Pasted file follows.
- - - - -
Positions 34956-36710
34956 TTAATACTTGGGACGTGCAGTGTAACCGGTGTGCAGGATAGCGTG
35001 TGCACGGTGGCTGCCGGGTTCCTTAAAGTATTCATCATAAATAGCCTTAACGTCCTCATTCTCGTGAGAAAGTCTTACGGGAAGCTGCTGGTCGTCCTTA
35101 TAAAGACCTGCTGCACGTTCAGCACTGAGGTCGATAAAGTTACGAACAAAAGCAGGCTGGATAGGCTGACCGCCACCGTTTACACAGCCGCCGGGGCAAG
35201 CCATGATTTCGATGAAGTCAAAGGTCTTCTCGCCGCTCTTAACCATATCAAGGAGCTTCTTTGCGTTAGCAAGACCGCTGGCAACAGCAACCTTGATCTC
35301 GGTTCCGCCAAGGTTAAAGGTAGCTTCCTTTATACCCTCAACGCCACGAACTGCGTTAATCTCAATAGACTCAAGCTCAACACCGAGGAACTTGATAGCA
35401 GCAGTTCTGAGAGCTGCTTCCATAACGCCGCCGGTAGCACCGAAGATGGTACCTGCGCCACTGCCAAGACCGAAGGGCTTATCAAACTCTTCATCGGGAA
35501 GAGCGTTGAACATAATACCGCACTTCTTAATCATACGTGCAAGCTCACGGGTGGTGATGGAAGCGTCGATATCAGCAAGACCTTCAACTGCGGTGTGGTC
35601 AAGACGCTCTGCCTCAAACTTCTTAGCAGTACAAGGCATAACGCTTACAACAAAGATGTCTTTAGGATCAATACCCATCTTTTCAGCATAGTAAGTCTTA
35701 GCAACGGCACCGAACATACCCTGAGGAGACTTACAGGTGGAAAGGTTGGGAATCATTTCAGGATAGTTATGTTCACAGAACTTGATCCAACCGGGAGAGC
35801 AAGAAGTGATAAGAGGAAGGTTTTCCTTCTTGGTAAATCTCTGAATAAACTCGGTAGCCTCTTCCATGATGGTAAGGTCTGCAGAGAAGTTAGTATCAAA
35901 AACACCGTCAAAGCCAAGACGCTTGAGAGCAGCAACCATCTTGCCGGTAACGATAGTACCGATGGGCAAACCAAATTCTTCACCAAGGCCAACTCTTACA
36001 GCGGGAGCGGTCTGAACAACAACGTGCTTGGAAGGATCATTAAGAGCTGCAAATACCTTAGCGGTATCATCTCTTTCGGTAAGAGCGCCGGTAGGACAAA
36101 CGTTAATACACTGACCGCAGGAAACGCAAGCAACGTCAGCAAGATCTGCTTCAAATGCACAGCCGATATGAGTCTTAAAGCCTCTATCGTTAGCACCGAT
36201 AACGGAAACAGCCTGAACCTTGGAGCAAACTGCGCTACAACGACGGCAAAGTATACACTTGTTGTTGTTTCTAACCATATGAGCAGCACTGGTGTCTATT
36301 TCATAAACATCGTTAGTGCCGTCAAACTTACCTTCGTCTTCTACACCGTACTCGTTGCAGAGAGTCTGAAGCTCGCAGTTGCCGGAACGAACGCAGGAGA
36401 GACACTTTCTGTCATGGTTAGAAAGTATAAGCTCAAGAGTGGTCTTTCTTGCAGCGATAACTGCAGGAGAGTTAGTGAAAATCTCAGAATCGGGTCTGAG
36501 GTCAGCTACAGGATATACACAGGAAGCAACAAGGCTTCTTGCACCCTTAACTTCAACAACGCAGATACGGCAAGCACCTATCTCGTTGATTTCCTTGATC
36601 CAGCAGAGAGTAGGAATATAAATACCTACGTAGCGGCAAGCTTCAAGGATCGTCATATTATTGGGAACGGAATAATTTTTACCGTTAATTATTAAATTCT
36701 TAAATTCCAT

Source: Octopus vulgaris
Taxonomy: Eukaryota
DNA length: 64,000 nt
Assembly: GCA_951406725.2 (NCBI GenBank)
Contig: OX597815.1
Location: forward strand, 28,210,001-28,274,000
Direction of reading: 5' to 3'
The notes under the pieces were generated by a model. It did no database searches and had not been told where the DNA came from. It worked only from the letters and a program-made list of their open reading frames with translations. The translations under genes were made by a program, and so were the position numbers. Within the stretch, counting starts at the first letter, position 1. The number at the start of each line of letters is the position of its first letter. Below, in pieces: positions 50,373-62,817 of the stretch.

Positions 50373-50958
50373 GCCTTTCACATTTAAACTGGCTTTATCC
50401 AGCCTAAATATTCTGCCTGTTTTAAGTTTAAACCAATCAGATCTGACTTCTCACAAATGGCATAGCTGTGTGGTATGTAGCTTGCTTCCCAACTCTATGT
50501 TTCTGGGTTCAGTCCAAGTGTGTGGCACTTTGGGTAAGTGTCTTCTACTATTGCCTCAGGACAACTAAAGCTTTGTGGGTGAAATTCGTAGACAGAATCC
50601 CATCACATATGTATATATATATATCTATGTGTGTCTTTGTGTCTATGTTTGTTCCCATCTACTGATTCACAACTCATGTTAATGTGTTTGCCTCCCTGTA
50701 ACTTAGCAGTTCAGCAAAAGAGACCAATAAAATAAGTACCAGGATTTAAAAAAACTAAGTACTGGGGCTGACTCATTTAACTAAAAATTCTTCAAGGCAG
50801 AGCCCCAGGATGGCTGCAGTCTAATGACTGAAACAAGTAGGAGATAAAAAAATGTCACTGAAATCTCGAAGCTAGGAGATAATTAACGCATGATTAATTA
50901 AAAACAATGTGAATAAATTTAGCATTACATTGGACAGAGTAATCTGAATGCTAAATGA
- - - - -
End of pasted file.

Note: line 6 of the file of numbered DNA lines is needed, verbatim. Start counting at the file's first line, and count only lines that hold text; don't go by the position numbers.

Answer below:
35301 GGTTCCGCCAAGGTTAAAGGTAGCTTCCTTTATACCCTCAACGCCACGAACTGCGTTAATCTCAATAGACTCAAGCTCAACACCGAGGAACTTGATAGCA